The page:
The urban fantasy twist, by the way, is the best part of the book.  It’s a fairly unique take on the vampire mythos, painting them as fallen angels who live through a full life from baby to ancient and at the time of their death a drop of blood is gathered and put into the next incarnation.  During the ‘sunset years’ of teens the angels come vampires learn about their heritage and begin to unlock the memories of all of their past lives.  Much of this book ties back to Egypt and Plymouth rock and the settling of America.  It’s interesting and generally well done, except very brief because they have to get back to parties in expensive dresses!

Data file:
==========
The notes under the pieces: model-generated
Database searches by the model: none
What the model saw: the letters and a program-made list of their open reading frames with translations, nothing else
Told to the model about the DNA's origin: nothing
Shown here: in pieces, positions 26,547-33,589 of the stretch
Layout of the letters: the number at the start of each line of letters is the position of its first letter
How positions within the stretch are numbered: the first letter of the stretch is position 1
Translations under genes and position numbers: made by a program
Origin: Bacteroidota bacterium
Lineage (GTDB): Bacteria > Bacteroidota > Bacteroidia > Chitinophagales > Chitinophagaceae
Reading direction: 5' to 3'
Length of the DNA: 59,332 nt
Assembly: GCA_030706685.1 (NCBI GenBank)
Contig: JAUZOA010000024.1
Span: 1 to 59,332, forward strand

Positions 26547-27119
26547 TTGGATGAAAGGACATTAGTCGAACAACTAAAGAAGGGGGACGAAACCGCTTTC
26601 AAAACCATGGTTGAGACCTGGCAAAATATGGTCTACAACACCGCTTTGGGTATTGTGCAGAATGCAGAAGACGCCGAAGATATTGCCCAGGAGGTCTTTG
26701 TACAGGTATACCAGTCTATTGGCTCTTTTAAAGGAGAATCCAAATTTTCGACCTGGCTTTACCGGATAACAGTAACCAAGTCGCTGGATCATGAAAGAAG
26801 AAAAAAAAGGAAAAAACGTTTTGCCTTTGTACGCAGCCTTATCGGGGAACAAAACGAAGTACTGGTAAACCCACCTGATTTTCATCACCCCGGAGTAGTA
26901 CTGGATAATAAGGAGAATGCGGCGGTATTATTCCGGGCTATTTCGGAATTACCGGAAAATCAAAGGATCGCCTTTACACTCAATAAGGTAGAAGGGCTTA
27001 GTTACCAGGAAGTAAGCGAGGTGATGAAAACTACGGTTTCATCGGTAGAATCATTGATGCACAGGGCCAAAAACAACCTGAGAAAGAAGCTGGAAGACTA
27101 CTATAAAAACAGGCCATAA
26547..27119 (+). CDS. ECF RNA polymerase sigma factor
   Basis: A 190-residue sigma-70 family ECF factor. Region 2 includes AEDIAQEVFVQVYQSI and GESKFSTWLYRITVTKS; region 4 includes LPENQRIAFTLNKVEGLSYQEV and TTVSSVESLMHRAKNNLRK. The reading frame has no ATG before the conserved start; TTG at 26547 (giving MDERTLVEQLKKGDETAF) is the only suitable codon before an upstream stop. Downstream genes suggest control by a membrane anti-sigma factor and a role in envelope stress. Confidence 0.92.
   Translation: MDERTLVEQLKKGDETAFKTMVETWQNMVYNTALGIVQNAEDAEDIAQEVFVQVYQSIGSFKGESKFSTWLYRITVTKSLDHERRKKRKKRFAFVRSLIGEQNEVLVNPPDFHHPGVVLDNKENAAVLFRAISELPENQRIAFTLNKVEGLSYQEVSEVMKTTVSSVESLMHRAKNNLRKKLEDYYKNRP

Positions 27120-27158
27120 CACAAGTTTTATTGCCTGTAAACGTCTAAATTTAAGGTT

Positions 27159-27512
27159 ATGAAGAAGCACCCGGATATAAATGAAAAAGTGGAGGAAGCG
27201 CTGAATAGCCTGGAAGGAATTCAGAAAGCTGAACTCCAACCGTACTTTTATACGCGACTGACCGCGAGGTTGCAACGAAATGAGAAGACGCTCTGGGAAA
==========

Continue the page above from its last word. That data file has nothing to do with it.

The other problem that comes with this mythos is a fairly high ick factor as people born twins are often an incarnation that is to be mated with the other.  So you get a really heavy incest vibe even if it is explained away in that they have the memories of all these other lives and vampires can’t procreate by normal means, only the implant of the blood and such, but still…if incest bothers you you’ll want to steer clear.  As well though it’s listed as YA and has teen aged protagonists there’s a lot of accepted behaviors that may be of concern to parents, namely under aged drinking, smoking and sexual activities that are just accepted as being part and parcel of the life of the glamorous and vampiric.  For being beings searching for redemption they aren’t particularly angelic.